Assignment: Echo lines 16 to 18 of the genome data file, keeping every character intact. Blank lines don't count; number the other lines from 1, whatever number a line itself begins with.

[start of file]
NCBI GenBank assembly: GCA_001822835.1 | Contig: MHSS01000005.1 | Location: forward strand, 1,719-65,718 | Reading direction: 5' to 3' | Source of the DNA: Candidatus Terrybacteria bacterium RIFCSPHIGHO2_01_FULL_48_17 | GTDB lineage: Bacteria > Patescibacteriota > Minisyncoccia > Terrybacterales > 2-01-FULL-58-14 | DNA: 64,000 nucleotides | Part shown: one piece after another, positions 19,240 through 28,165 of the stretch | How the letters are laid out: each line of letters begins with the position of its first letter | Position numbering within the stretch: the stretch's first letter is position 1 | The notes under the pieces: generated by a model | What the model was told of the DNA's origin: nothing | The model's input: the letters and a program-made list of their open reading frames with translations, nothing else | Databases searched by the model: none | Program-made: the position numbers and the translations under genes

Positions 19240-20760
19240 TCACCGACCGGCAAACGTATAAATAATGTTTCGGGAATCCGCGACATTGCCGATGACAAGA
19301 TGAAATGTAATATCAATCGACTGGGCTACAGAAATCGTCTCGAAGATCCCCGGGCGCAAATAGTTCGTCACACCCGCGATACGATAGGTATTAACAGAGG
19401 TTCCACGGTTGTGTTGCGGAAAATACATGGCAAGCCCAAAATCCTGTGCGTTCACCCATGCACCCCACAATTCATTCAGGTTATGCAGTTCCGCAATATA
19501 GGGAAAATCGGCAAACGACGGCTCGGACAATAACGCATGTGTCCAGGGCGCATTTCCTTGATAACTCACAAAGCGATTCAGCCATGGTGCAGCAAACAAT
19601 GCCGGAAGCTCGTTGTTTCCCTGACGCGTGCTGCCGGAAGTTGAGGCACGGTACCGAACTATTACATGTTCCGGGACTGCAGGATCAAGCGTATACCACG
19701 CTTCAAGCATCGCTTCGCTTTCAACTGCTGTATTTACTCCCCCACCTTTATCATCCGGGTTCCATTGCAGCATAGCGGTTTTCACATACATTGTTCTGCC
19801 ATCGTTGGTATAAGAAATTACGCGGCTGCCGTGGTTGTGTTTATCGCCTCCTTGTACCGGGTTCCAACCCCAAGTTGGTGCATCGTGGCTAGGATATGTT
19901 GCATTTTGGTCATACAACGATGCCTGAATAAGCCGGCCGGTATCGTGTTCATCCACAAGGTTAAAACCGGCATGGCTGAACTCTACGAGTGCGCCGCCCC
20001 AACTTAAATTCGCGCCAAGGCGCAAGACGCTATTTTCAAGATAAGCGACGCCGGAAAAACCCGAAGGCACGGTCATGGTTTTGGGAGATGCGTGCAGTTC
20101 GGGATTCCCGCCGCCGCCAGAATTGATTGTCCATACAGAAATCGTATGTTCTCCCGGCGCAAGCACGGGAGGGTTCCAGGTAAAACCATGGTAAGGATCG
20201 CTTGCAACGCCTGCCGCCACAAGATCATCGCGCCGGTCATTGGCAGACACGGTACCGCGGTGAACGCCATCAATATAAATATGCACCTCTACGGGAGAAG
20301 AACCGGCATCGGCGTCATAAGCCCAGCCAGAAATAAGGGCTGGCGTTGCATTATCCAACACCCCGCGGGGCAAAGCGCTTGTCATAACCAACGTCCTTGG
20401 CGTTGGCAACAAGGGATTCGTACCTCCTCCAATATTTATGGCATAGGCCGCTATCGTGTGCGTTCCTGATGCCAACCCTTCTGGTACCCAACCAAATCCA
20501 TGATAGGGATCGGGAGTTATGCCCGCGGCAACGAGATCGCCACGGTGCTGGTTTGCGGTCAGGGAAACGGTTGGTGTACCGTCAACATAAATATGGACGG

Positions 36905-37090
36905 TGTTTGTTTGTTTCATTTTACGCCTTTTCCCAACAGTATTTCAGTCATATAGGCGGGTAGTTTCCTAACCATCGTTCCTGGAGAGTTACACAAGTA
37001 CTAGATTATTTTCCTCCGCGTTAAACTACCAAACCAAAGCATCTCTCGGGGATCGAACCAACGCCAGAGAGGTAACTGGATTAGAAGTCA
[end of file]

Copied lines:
20501 TGATAGGGATCGGGAGTTATGCCCGCGGCAACGAGATCGCCACGGTGCTGGTTTGCGGTCAGGGAAACGGTTGGTGTACCGTCAACATAAATATGGACGG

Positions 36905-37090
36905 TGTTTGTTTGTTTCATTTTACGCCTTTTCCCAACAGTATTTCAGTCATATAGGCGGGTAGTTTCCTAACCATCGTTCCTGGAGAGTTACACAAGTA